**Universidade de Aveiro Departamento de Engenharia Mecânica**
**2019**

**Luís Gabriel Curado**

**dos Santos**

**Estabelecimento de uma metodologia de análise**

**integrada da interação pneu-pavimento**

**Universidade de Aveiro Departamento de Engenharia Mecânica**
**2019**

**Luís Gabriel Curado**

**dos Santos**

**Estabelecimento de uma metodologia de análise**

**integrada da interação pneu-pavimento**

### Establishment of an integrated analysis methodology of

### tire-pavement interaction

Dissertação apresentada à Universidade de Aveiro para cumprimento dos requisitos necessários à obtenção do grau de Mestre em Engenharia Mecânica, realizada sob orientação científica de Doutor Robertt Valente, Professor associado do departamento de Engenharia Mecânica, e de Doutor Agostinho Benta, Professor auxiliar do Departamento de Engenharia Civil da Universidade de Aveiro.

**o júri / the jury**

presidente / president **Prof. Doutora Margarida Isabel Cabrita Marques Coelho**
Prof. Auxiliar da Universidade de Aveiro

**Prof. Doutor Marco Paulo Lages Parente**

*Professor auxiliar da Faculdade de Engenharia da Universidade de Porto*

**agradecimentos /**
**acknowledgements**

I thank Professor Robertt Valente for the guidance given in development of this dissertation. Their support and availability have allowed me to over-come many of the obstacles that have arisen in the course of this work. A big thank you to all my family who have always accompanied me through-out my academic training and who have always encouraged me to continue my studies and to give my best every day. Your efforts have done what I am today.

I also thank all my friends and colleagues, with whom I had the privilege of living and working, because besides encouraging my competitive spirit, they have given me a walk full of good moments, and I can combine work with fun and joy.

**keywords** Finite Element Model (FEM); Tire modelling; Archard wear model; Abaqus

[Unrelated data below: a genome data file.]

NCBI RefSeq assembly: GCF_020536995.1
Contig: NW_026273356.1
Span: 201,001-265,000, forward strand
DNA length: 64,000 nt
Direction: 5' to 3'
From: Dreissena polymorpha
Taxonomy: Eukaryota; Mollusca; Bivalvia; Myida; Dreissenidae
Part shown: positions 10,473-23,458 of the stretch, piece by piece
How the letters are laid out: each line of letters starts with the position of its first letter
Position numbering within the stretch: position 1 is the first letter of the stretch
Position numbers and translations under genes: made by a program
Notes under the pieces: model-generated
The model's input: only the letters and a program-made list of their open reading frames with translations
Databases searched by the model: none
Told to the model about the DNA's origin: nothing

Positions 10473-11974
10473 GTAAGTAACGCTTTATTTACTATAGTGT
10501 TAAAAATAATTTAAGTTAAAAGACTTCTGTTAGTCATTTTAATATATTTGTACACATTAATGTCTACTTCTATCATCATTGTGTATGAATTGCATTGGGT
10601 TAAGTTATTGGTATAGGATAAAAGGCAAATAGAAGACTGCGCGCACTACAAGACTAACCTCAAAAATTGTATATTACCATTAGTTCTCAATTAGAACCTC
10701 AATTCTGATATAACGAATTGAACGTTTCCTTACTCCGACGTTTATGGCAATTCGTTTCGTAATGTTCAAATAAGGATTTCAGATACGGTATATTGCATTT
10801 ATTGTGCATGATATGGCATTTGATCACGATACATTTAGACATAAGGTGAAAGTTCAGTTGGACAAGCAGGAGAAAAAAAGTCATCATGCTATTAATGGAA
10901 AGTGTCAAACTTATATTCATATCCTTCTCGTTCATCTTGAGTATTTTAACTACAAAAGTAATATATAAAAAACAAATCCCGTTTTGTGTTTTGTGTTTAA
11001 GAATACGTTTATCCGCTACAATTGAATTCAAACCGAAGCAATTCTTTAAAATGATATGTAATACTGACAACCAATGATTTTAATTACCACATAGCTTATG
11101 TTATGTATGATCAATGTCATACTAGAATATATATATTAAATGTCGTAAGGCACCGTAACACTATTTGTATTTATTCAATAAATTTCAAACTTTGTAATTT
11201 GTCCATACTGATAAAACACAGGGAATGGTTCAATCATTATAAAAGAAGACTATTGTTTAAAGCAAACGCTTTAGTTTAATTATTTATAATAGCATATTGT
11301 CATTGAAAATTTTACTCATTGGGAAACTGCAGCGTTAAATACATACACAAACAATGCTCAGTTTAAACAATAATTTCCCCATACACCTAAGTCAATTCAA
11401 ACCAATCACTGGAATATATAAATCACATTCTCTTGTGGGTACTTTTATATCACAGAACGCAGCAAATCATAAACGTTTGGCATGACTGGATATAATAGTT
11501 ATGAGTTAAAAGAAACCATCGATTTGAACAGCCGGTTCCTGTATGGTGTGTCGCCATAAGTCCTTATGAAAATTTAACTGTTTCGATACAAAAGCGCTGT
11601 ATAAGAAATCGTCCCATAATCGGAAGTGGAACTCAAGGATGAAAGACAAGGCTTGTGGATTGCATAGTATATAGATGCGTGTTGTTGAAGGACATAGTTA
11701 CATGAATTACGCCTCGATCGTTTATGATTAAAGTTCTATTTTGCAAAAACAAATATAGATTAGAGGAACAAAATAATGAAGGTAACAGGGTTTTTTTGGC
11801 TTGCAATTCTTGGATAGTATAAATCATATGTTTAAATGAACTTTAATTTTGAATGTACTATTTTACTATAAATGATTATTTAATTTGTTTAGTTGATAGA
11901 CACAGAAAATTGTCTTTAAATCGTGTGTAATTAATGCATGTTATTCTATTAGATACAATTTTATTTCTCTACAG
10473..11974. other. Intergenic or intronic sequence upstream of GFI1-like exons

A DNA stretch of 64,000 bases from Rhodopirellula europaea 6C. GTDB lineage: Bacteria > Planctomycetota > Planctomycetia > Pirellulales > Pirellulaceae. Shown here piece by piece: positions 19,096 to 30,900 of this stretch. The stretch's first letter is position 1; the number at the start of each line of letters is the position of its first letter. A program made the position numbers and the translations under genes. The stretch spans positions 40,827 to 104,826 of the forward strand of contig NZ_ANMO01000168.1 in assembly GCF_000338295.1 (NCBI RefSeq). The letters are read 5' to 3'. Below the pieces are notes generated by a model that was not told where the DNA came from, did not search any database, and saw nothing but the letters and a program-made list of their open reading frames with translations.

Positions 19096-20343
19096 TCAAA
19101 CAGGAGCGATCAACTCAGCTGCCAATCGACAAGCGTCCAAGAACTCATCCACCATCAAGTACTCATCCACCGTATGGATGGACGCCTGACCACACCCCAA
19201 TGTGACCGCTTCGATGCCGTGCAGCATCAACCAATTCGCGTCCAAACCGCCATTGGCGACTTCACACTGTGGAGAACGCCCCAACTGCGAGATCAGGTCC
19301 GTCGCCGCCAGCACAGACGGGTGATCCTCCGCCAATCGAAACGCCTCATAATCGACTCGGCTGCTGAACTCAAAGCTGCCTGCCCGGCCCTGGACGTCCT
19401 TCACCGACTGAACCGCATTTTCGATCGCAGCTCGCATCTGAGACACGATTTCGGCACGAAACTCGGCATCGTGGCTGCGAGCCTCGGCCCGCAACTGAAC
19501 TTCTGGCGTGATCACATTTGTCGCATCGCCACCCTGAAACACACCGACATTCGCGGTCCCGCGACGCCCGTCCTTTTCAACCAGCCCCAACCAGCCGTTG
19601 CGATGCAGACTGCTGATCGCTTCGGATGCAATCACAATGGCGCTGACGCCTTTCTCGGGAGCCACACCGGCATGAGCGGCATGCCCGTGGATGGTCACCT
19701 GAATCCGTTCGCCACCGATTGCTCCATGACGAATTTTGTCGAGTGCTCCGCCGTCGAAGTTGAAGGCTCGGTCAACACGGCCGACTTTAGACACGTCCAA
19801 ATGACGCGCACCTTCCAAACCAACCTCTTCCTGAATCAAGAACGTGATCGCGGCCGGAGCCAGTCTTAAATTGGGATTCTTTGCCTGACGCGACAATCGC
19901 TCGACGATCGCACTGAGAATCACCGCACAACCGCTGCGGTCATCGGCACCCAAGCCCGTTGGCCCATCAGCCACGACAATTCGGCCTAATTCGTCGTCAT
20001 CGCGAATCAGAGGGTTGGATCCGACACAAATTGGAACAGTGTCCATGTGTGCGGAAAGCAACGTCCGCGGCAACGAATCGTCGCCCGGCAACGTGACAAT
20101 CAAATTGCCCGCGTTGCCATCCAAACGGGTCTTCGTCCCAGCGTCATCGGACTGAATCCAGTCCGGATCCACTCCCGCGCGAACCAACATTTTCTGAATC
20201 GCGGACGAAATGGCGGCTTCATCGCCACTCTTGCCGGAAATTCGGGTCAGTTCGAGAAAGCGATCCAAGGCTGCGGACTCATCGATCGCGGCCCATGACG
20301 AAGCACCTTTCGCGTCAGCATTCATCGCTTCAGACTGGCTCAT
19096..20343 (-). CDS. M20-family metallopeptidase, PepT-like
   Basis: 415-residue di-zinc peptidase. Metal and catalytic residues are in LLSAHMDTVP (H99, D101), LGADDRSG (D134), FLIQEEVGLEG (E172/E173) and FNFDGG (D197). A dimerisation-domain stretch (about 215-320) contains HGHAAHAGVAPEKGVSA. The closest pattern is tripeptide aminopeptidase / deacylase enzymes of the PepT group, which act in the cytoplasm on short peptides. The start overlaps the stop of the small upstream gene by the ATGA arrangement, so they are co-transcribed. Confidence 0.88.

software.

**abstract** Approximately 4940 thousand tonnes of tires are produced annually in
Europe. Some of the particles emitted by tire wear can have a negative
impact on the environment. In addition, tires are negatively influenced by
driving dynamics, and the risk of aquaplaning can have fatal consequences.
The main objective of the present work is the study of an integrated analysis
of the tire-pavement interaction phenomenon, based on the evaluation of
the tire wear during rolling, the changes in the friction coefficient and the
tire inflation pressure.

First, a bibliographic search was performed to gather information about the physics behind the motion of a tire, representative models of a tire and, finally, the Archard wear model for simulating the tire tread wear. In the second part of the dissertation, an axyssimetric model of the tire was built in order to perform the Finite Element Analysis (FEA), using Abaqus software.

In the third part, pressurization of the tire model was carried out and then an imposed displacement step was induced in order to compress the tire tread against the surface. After the compressing step, a mathematical model based on the Archard wear model was initiated as a sub-routine for the calculation (and for prior visualization) of the wear occurred in the tire. The obtained wear depth, after each run of a varying inflation pressure and friction coefficient, provided a clear demonstration of the direct relationship between the friction coefficient and the ablation rate of a surface. Furthermore, mathematical equations were built for each friction

**palavras-chave** Modelo de Elementos Finitos (MEF); Modelação de um pneu; Modelo de
desgaste de Archard; software Abaqus